Review: Let’s Rock Leeds at Temple Newsam

This was a fantastic day’s entertainment as a huge crowd of several thousand were treated to numerous live performances from some of the most iconic pop acts from the 1980s.
Wet Wet Wet at Let's Rock. Picture: Martin ShawWet Wet Wet at Let's Rock. Picture: Martin Shaw
Wet Wet Wet at Let's Rock. Picture: Martin Shaw

If music from this era is your thing, then Let’s Rock retro festival is simply manna from heaven.

Let’s Rock is an annual celebration of all things pop and 1980s, with thirteen events across the UK this summer set to draw a total audience of over 150,000.

It says much for the enduring appeal of the acts on show.

Belinda Carlisle wowed the crowd at Let's Rock Leeds.Belinda Carlisle wowed the crowd at Let's Rock Leeds.
Belinda Carlisle wowed the crowd at Let's Rock Leeds.

Okay, so it is not Glastonbury. But it does not try to be.

Hide Ad
Hide Ad

The event labels itself as “something different: gloriously unpretentious non-stop fun where iconic names from pop play hit after hit to a crowd of all ages.”

This year’s Let’s Rock festivals began in Berkshire on May 21 and end in Ipswich on September 10, with Saturday’s show in Leeds drawing fans from across Yorkshire and beyond.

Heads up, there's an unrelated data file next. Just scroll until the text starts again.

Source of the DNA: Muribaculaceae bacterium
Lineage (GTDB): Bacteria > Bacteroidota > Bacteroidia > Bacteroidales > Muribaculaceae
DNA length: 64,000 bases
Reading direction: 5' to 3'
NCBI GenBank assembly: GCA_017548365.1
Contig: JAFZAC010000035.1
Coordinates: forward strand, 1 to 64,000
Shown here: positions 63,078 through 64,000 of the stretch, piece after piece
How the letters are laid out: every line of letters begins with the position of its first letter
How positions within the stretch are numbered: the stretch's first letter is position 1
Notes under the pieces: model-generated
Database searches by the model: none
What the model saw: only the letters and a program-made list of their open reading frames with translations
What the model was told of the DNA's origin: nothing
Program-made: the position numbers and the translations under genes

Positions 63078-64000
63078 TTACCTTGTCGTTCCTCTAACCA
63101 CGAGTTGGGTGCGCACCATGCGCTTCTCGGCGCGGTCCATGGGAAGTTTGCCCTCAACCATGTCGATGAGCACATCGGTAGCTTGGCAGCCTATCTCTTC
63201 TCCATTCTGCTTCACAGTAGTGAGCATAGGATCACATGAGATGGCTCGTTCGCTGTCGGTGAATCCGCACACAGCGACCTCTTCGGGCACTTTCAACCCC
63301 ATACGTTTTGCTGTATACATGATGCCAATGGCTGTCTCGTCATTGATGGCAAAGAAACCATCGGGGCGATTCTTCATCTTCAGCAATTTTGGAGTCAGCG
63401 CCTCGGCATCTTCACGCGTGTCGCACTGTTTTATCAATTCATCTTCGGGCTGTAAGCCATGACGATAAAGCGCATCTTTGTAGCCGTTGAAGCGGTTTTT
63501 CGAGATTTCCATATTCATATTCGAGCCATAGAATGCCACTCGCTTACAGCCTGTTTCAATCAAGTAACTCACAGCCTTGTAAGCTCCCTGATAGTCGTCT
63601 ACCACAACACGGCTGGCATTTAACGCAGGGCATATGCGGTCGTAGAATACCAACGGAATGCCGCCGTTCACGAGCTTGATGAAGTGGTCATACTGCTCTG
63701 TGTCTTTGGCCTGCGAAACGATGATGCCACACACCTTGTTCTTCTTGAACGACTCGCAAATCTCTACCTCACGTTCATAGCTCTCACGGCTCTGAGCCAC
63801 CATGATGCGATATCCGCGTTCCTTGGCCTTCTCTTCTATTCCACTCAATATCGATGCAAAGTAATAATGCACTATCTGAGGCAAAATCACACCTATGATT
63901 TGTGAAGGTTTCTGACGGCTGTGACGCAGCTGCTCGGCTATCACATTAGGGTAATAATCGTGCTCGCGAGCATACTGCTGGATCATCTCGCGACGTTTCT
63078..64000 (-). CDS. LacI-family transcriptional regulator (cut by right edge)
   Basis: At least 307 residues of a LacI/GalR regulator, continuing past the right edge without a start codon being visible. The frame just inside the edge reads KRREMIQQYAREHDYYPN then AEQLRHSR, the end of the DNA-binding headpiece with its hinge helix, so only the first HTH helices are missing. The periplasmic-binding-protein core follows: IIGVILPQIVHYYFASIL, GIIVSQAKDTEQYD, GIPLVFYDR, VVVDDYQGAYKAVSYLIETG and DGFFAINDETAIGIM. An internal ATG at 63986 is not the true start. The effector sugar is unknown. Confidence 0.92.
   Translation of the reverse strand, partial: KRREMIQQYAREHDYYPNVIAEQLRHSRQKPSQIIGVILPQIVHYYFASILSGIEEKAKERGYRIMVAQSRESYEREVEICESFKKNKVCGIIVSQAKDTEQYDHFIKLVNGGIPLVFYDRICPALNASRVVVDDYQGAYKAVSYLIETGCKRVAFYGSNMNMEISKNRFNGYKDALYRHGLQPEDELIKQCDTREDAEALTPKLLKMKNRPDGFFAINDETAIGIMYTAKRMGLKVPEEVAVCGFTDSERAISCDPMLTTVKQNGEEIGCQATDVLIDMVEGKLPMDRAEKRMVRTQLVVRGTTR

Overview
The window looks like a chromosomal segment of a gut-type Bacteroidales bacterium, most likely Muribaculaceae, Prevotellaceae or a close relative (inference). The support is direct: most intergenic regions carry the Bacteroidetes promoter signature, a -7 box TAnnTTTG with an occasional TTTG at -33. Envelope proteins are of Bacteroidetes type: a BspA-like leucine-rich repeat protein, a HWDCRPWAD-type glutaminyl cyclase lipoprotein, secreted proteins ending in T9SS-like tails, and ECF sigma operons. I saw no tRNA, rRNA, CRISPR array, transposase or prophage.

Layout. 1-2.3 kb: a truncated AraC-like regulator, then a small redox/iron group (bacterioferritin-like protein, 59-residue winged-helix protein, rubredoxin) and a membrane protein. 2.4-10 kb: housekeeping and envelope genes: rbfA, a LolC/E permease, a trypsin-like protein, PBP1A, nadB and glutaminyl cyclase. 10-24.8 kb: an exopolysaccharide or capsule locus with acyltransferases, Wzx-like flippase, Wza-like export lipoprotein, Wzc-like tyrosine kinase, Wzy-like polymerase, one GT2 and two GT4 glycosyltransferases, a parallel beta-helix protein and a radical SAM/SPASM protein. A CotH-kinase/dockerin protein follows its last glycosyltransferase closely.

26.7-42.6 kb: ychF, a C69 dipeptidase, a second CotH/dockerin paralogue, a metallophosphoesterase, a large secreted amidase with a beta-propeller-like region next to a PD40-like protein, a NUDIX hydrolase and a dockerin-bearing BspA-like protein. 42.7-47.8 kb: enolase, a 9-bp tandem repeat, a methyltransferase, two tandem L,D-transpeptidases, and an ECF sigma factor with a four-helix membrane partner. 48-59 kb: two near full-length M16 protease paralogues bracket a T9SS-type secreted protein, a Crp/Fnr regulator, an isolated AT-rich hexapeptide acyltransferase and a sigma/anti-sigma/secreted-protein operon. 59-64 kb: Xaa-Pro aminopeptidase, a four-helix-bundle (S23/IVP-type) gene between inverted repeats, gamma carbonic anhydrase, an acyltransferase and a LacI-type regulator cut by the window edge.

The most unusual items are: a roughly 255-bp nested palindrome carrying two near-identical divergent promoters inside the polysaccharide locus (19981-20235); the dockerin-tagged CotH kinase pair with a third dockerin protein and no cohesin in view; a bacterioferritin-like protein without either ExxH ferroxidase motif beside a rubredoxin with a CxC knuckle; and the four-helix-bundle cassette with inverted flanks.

The gates opened just before midday and an endless stream of live acts such as Belinda Carlisle, Billy Ocean and Wet Wet Wet wowed the raucous crowd from start to finish.

Annoyingly, I got my timings wrong and missed Bad Manners, a band who I had hoped to see, as they were on first.

Hide Ad
Hide Ad

But it was not long before my childhood memories were evoked by a string of legendary artists.

Tom Bailey, Nick Heyward, Nik Kershaw, Joboxers, Johnny Hates Jazz, Tiffany, Scritti Politti, Angie Brown, Sydney Youngblood, Tenpole Tudor, Sonique, Urban Cookie Collective and Ottawan all played fine sets.

Tiffany took me right back to my younger years when she sang her hit song I Think We’re Alone Now.

A personal highlight was seeing Belinda Carlisle who sounds – and looks – just like she did in the 1980s.

Hide Ad
Hide Ad

She was rapturously received, as was Sydney Youngblood, while Billy Ocean was fantastic as he played his greatest hits such as When The Going Gets Tough, Red Light and Love Really Hurts Without You.

As a concept, the festival works brilliantly, with easy access to the site and to the wide range of food and drink stalls even if, at £6.50 for a pint of lager, prices were rather steep, although that was to be expected.

Wet Wet Wet, minus Marti Pellow, closed the show with a fine performance and, for the most part, the weather held up.

Even the odd downpour did nothing to dampen the spirits of revellers, many of whom were resplendent in 1980s fancy dress costumes, which added to the colour and atmosphere of the festival.

It was beautiful sunshine for most of the day, which reflected the mood of the crowd during a superb event.

Comment Guidelines

National World encourages reader discussion on our stories. User feedback, insights and back-and-forth exchanges add a rich layer of context to reporting. Please review our Community Guidelines before commenting.